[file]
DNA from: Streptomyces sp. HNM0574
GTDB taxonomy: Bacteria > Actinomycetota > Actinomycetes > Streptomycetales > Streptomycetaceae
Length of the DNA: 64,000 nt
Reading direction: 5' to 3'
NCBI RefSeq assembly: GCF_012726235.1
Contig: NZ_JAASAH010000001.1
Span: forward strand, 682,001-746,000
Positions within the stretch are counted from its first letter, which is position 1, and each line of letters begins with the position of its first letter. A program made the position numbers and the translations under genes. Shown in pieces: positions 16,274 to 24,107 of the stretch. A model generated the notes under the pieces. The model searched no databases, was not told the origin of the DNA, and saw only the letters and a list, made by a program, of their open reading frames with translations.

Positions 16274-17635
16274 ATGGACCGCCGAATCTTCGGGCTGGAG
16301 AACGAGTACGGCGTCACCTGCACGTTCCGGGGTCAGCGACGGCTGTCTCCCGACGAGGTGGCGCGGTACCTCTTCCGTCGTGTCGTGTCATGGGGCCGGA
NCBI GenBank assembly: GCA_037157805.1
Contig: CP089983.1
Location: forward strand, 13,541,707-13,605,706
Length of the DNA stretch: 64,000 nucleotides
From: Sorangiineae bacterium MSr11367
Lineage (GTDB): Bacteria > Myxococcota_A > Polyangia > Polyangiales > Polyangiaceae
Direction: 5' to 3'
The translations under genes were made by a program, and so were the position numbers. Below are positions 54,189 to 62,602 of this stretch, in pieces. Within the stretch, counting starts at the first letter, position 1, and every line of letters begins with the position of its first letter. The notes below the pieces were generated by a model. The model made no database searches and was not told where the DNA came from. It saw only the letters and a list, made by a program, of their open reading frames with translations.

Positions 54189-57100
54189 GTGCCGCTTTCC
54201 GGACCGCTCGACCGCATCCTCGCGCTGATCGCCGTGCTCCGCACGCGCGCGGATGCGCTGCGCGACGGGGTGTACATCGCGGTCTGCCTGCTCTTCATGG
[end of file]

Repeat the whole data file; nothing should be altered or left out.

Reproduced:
DNA from: Streptomyces sp. HNM0574
GTDB taxonomy: Bacteria > Actinomycetota > Actinomycetes > Streptomycetales > Streptomycetaceae
Length of the DNA: 64,000 nt
Reading direction: 5' to 3'
NCBI RefSeq assembly: GCF_012726235.1
Contig: NZ_JAASAH010000001.1
Span: forward strand, 682,001-746,000
Positions within the stretch are counted from its first letter, which is position 1, and each line of letters begins with the position of its first letter. A program made the position numbers and the translations under genes. Shown in pieces: positions 16,274 to 24,107 of the stretch. A model generated the notes under the pieces. The model searched no databases, was not told the origin of the DNA, and saw only the letters and a list, made by a program, of their open reading frames with translations.

Positions 16274-17635
16274 ATGGACCGCCGAATCTTCGGGCTGGAG
16301 AACGAGTACGGCGTCACCTGCACGTTCCGGGGTCAGCGACGGCTGTCTCCCGACGAGGTGGCGCGGTACCTCTTCCGTCGTGTCGTGTCATGGGGCCGGA
NCBI GenBank assembly: GCA_037157805.1
Contig: CP089983.1
Location: forward strand, 13,541,707-13,605,706
Length of the DNA stretch: 64,000 nucleotides
From: Sorangiineae bacterium MSr11367
Lineage (GTDB): Bacteria > Myxococcota_A > Polyangia > Polyangiales > Polyangiaceae
Direction: 5' to 3'
The translations under genes were made by a program, and so were the position numbers. Below are positions 54,189 to 62,602 of this stretch, in pieces. Within the stretch, counting starts at the first letter, position 1, and every line of letters begins with the position of its first letter. The notes below the pieces were generated by a model. The model made no database searches and was not told where the DNA came from. It saw only the letters and a list, made by a program, of their open reading frames with translations.

Positions 54189-57100
54189 GTGCCGCTTTCC
54201 GGACCGCTCGACCGCATCCTCGCGCTGATCGCCGTGCTCCGCACGCGCGCGGATGCGCTGCGCGACGGGGTGTACATCGCGGTCTGCCTGCTCTTCATGG